So you’ve made the decision to sell your home. What you do to prepare – from the outside in – will make all the difference in whether prospective buyers choose to take a look.
First impressions matter. The goal is to get buyers past the front door, but you can’t do that if they drive on by because they don’t like the appearance outdoors. So spend a couple of weekends on exterior maintenance.
Clean the gutters of debris and grade the area under downspouts so water flows away from the foundation (you’ll have less mess to clean up after it rains). Trim plants and lay fresh mulch. Mow and weed so the landscaping looks well tended. Fix anything broken, such as fencing, water fountains, the mailbox, or cracks in the sidewalk. Put out a new doormat and a planter of flowers to create a welcoming impression.
Inside, the keyword is clean, regardless of the physical condition of the property. People may react more negatively to a dirty home than one that needs a few repairs. The bathrooms and kitchen, including appliances, are especially important. Sweep away cobwebs, dust the ceiling fan blades and wash the windows–all the chores that probably haven’t been done in a while.
Some buyers have trouble seeing past clutter, so remove as much as possible – preferably to a rented storage unit. Don’t stuff the closets or the garage, because it will only make those spaces seem smaller. And remember, people will open every door, cupboard and medicine cabinet, so tidy up! If a buyer sees a well-organized linen closet or pantry, she’ll be more likely to assume you’ve taken great care with the rest of the house.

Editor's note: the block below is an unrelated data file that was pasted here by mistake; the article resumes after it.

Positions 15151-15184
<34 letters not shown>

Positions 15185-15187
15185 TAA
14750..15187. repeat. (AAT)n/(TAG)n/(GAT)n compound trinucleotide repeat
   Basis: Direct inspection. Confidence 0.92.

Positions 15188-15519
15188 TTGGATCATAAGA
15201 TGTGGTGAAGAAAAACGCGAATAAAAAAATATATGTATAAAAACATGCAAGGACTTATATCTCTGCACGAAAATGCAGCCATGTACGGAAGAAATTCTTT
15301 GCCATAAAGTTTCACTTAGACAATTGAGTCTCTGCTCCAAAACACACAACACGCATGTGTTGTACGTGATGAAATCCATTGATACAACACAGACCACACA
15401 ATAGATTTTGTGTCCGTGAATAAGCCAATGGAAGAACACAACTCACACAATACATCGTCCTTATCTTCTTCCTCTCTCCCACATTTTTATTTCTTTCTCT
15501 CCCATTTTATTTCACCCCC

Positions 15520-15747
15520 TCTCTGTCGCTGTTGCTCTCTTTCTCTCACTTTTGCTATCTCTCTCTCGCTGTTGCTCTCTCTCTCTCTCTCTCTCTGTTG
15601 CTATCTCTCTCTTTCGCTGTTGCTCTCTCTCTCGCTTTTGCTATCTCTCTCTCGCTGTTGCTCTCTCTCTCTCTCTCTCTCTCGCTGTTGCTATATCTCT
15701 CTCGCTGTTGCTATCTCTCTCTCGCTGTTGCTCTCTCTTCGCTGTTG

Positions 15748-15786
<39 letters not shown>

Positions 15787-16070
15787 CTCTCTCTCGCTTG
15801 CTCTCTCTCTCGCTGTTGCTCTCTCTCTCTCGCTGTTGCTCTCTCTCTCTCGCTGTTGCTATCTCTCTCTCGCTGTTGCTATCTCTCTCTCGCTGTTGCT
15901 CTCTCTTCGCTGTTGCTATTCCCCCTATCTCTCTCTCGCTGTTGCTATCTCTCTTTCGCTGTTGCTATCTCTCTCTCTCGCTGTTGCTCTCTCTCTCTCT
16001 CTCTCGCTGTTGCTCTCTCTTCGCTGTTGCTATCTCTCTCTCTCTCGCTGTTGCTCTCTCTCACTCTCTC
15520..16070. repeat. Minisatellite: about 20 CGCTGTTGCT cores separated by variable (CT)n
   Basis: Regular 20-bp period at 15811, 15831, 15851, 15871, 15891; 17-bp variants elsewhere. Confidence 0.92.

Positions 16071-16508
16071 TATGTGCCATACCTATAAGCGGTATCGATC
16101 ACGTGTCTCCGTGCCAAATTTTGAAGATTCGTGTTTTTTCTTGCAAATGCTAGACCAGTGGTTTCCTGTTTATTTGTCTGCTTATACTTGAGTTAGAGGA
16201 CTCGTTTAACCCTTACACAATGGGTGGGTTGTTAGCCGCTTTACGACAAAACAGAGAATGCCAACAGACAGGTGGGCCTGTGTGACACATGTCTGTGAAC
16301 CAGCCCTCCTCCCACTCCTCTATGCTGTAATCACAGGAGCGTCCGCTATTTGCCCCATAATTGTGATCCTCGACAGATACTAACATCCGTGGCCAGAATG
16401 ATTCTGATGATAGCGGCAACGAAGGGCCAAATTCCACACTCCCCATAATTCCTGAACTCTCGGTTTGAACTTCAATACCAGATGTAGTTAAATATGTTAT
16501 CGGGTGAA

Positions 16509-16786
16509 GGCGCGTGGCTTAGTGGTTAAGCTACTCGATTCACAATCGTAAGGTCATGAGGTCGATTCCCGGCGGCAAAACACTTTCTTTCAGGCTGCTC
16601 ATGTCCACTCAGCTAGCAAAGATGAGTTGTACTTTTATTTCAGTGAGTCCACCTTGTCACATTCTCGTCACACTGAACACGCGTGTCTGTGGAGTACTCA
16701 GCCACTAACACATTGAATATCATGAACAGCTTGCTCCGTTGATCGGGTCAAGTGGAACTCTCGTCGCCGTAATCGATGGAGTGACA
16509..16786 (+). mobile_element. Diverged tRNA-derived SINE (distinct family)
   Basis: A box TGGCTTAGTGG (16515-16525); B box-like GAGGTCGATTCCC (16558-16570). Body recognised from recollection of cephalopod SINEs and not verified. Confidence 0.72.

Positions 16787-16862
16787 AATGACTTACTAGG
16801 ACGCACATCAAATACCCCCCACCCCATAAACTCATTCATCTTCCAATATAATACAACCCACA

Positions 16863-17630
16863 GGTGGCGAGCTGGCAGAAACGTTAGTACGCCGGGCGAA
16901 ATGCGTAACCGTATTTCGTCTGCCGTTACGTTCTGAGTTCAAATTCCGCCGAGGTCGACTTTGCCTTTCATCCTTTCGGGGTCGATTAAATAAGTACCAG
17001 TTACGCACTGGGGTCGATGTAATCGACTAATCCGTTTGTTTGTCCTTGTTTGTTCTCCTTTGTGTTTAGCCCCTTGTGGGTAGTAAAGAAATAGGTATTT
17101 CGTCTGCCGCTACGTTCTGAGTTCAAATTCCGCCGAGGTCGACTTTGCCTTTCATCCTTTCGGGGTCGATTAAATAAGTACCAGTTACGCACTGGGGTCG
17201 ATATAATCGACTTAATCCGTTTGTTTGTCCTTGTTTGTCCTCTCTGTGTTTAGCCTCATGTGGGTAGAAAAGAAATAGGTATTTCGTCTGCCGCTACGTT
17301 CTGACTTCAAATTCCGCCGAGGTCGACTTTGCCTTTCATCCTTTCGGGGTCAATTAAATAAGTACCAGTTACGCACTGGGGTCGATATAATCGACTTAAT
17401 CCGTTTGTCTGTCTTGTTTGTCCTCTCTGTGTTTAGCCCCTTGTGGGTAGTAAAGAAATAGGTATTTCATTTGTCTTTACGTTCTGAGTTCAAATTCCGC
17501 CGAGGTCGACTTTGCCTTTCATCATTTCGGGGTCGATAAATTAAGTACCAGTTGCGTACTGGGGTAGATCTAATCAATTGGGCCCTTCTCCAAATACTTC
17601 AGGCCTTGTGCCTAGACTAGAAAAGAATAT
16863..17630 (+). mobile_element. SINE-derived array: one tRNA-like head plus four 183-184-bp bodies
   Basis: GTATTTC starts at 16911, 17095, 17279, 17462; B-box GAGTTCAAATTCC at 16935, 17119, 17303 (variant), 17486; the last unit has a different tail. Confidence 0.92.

Depersonalize by removing belongings such as family photos or awards. You want buyers to envision the home as theirs, and that’s hard to do with your toddler’s drawings taped to the fridge.
Your home might smell fine to you, but strangers may not agree, especially if you smoke or have pets. Shampoo the carpet and rugs, wash and wax the floors, and use a fabric freshener on any upholstery. Paint, if necessary, to remove the smell of tobacco.
Replace any burned-out light bulbs, patch nail holes, and lubricate squeaky doors. Fix leaky faucets or running toilets, re-caulk the shower, and clean the grout. Obviously, these things take time, so put together a to-do list and start tackling the projects as soon as you decide to sell.
Have a trusted friend come over who’s willing to be completely honest. It could sting, but you’ll thank her later. By viewing your home through the eyes of a prospective buyer, you’ll see what needs to be done before you sell.